A remarkable early vegan dedicated her life to ending vivisection, as well as the protection and rights of animals

 

Emilie Augusta Louise “Lizzy” Lind af Hageby (20 September 1878 – 26 December 1963) was a Swedish-born British feminist and animal advocate who became a prominent anti-vivisectionist in England in the early twentieth century.

Born into a wealthy and noble Swedish family, Lind af Hageby was the granddaughter of the chamberlain to the King of Sweden, and the daughter of Emil Lind af Hageby, a prominent lawyer. Fortunate to have a private income, her education and financial independence enabled her to pursue her political activism.  She wrote books and tracts, and travelled the world to deliver lectures when most women of her class were expected to stay at home embroidering.

After attending Cheltenham Ladies College in England, in 1900 Lind af Hageby went to Paris, where she and a Swedish friend, Leisa Katherine Schartau, visited the celebrated Pasteur Institute.  They were distressed by the vivisection they saw there, and when they returned to Sweden joined the Nordic Anti-Vivisection Society. In 1902 the women decided to enrol at the London School of Medicine for Women to gain the medical education they needed to train themselves as anti-vivisection activists.  They infiltrated School of Medicine lectures to document the vivisection that was taking place there, and in 1903 they witnessed a procedure carried out by one Professor Starling.  Professor Starling had previously performed an operation on a brown terrier dog two months prior, depriving it of the use of its pancreas. In the intervening time the dog had been living in a cage, upsetting many with its howls and whines.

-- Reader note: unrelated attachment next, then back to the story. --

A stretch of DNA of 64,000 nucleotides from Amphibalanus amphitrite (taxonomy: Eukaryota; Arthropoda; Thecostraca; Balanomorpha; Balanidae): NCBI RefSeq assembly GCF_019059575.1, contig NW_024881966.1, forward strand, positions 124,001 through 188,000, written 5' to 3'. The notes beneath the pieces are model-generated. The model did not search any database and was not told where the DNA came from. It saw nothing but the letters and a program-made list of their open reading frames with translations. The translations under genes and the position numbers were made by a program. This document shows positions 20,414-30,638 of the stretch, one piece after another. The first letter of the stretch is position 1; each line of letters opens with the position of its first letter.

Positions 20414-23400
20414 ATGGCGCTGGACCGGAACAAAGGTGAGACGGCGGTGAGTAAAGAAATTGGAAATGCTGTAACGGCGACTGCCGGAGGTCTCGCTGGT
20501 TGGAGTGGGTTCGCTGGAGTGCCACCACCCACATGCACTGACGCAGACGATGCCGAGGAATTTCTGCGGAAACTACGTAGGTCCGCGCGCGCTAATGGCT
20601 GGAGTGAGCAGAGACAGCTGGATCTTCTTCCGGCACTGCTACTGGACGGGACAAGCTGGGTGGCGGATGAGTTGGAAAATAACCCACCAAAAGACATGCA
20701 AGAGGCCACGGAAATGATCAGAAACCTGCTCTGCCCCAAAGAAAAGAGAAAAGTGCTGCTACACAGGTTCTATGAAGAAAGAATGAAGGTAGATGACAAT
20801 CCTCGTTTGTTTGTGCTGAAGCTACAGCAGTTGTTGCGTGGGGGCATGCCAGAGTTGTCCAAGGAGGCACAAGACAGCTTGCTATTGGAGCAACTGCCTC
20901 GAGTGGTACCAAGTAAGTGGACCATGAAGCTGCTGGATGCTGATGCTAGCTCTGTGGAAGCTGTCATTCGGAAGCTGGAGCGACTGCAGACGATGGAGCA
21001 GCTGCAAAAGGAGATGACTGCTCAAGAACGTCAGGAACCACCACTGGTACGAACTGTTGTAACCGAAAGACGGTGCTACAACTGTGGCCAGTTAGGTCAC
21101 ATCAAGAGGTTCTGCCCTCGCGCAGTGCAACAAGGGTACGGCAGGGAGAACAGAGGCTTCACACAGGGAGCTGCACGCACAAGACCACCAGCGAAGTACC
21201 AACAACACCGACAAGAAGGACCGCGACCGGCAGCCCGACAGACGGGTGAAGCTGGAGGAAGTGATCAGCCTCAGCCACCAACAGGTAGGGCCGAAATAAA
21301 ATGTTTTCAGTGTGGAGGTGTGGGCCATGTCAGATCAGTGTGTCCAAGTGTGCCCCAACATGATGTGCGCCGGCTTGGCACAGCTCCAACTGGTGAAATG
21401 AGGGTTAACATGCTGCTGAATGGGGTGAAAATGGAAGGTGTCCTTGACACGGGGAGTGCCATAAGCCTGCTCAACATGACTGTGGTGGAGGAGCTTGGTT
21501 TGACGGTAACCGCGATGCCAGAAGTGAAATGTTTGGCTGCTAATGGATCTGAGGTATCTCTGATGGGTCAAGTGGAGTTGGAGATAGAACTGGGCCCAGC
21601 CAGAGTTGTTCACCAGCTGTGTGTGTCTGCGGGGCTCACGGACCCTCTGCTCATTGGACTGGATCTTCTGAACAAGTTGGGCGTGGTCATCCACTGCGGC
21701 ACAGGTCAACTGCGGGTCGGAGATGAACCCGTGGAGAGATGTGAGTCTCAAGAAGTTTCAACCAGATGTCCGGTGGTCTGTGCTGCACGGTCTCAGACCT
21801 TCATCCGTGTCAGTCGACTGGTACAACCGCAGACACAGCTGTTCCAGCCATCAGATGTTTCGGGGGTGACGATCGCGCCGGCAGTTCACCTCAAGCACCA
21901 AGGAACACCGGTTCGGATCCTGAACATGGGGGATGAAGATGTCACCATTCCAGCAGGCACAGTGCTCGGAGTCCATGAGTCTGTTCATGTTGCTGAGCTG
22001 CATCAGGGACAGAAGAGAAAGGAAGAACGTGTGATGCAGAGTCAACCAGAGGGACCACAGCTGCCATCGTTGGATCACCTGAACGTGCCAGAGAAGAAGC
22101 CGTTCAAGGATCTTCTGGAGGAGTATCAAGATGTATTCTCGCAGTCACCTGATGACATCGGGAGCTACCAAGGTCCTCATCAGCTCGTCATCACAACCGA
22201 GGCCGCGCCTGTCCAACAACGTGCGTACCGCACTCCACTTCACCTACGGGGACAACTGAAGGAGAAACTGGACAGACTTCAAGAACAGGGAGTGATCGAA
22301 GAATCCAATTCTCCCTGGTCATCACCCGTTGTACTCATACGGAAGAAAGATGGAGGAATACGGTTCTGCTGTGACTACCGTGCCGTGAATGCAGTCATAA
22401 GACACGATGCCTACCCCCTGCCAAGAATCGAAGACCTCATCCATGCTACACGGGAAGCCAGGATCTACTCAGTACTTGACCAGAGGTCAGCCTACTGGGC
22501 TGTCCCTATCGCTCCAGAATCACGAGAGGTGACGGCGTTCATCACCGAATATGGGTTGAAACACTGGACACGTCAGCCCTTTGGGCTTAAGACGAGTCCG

On the day they were there, the young women watched as Professor Starling opened up the dog’s abdomen to inspect the result of the first operation.  He then clamped the wound and handed the animal over to a Dr. Bayliss, who made a completely new wound in the neck for the purpose of another lecture. After another half hour, the animal, conscious and apparently suffering greatly, was given to an unlicensed research student who killed it.

That same year Lind and Schartau published a book that included the distressing incident they had witnessed, called ‘Shambles of Science: Extracts from the Diary of Two Students of Physiology’.  They wrote up the operation on the brown dog in a chapter called  ‘Fun’, describing how he had been dissected without anaesthesia in front of an audience of laughing medical students.   The book became an instant hit, sparking a nationwide discussion about vivisection and resulting in a Court case against the doctors, who, in not sufficiently anaesthetising the dog, acted illegally.  Bayliss testified that the dog had been anaesthetized and was suffering from chorea, a disease that caused involuntary spasms.  The jury accepted Bayliss’s account, and the book was withdrawn only to be re-published by Lind af Hageby without the controversial chapter,  and with a new chapter about the trial.  The protracted scandal that became known as ‘The Brown Dog Affair’ went on for years, caused riots, and divided the country.